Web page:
The Gospel According to the Army

Lucky Rosenbloom's last stand recruiting souls in the church parking lot
Craig Bares

They're best known for their troops of bell ringers stationed on street corners during the holidays, swinging red kettles and hitting up shoppers for spare change. They've cooked meals for millions of people in need, opened thousands of secondhand clothes closets, provided a way off the streets for hundreds without homes, and helped countless others recovering from drug and alcohol abuse at their Harbor Lights centers--all good deeds served with a sermon on the side. "However, most people don't see the Salvation Army as a religious group," says Diane Winston, a fellow at Princeton's Center for the Study of American Religion. "Most people mistake their social-service delivery for the Salvation Army which is part of the evangelical Christian movement." Only in this denomination, she adds, do ordained clergy rank as officers who pledge to honor sectarian "articles of war" before beginning active duty.

Last week the Salvation Army's social and evangelical missions collided when a dispute between the religious charity and a sobriety group blew up. Earlier this month, Lt. Steve Westrick and his wife Della assumed command of the Parkview Avenue Corps Headquarters in North Minneapolis. But Westrick's recent ordination and work at the Fort Wayne Salvation Army Training College hadn't prepared him for the mixed welcome waiting at his new post. Rumors of a change in leadership had been flying around the building for weeks, and some members of a group using the facility for Sunday night sobriety services grew suspicious that their meetings were to be a thing of the past once the new commander took charge. Last week, their fears came true when the Salvation Army Corp Council informed the group and its leader, Lucky Rosenbloom, that they'd best find a new house of worship.

Rosenbloom's sobriety services over the past three months have been lively occasions--part gospel concert, part revival meeting. No "please rise" or "you may be seated" here, no stiff moves, no starched Sunday best. His sermons, delivered not from a lectern but a bully pulpit (Rosenbloom's favorite spot on earth), depend less on scripture than on cadence and charisma--salted by calls for response from the congregation that is usually, by benediction time, sopped in sweat. Rosenbloom prides himself on his jack-of-all-trades résumé: legal advocate, former candidate for the state Legislature and the St. Paul City Council, public-access cable TV show producer, on-air personality, musician, preacher, and political gadfly. He's also done time, serving a 55-day stint in the Ramsey County workhouse when he failed to complete a domestic-abuse program after assaulting his wife in 1991--something he's managed to spin into use when it comes time to admit sins and pray for grace.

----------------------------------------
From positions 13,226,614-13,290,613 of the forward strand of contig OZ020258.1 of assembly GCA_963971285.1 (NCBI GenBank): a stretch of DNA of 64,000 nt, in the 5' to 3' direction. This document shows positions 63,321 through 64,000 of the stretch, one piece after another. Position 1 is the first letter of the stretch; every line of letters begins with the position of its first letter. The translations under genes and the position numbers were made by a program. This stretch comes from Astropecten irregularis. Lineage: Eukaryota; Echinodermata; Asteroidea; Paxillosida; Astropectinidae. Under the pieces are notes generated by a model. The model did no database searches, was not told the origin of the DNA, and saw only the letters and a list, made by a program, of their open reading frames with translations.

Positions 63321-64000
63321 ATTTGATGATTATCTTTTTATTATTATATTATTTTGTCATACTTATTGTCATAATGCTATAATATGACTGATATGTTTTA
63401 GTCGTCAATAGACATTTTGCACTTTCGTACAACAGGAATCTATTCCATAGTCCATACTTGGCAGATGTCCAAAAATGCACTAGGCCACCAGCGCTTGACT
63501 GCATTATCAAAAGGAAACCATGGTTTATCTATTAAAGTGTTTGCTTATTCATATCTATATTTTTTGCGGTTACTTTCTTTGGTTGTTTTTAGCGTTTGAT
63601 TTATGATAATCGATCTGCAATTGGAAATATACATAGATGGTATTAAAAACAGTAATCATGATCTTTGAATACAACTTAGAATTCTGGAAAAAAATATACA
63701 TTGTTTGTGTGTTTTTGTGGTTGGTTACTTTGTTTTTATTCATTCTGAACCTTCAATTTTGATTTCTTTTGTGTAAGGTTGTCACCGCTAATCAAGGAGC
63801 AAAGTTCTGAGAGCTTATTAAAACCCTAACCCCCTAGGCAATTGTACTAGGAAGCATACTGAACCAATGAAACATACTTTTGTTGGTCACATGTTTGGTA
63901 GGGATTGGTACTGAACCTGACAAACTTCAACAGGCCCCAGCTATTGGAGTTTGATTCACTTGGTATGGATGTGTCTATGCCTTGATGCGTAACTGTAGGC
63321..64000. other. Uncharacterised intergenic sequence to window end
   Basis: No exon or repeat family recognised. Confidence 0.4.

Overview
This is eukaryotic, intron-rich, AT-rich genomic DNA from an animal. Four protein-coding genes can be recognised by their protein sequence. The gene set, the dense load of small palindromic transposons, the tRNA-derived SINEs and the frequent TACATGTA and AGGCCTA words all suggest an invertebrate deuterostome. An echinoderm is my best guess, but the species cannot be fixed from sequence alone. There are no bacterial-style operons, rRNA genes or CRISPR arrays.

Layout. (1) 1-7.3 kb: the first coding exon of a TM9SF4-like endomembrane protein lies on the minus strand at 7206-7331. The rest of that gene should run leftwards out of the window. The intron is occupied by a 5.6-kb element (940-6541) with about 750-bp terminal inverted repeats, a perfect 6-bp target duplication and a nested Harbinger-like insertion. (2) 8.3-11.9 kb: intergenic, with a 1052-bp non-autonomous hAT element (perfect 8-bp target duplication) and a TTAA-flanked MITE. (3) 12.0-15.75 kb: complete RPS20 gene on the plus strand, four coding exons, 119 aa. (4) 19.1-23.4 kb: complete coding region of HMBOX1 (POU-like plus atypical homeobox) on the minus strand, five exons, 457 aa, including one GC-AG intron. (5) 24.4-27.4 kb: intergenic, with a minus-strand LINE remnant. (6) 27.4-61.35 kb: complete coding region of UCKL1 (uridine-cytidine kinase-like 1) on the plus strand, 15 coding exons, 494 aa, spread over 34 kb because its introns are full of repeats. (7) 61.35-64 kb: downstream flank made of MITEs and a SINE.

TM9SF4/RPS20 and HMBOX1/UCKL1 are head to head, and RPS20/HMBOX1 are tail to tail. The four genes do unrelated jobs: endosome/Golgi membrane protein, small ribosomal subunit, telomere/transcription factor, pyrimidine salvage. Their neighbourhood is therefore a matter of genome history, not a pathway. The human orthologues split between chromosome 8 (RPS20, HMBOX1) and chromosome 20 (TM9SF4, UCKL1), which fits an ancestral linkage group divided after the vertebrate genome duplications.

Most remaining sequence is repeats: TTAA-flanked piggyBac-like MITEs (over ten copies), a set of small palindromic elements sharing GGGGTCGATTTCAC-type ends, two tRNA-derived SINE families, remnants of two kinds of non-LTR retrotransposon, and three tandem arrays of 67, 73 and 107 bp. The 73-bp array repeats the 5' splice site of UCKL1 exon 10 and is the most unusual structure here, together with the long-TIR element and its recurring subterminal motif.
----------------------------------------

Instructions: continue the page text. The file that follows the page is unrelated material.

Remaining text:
At the most recent sobriety meeting, the offering plate filled with coins and bills headed for the Salvation Army's coffers. Then the crowd broke into a collective sway as gospel and soul played on the tape deck and Rosenbloom worked the room, clapping hands with regulars and welcoming newcomers into the fold. He pointed to a sealed bottle of brandy perched next to his open Bible and belted out a set of preaching points on the evils of booze and drugs. Amen, in unison: Most members of the sobriety church are in recovery, though the service opens its doors to anyone with a mind to come in. Most are financially strapped, homeless, or just off the street, and many of the kids running the aisles belong to single-mother families. Some are white, most are black; most are straight, a few are gay. "I thought these were the people the Salvation Army was supposed to help," Rosenbloom said after the service. "Instead these people have been giving all they had to the Army, only to be kicked out."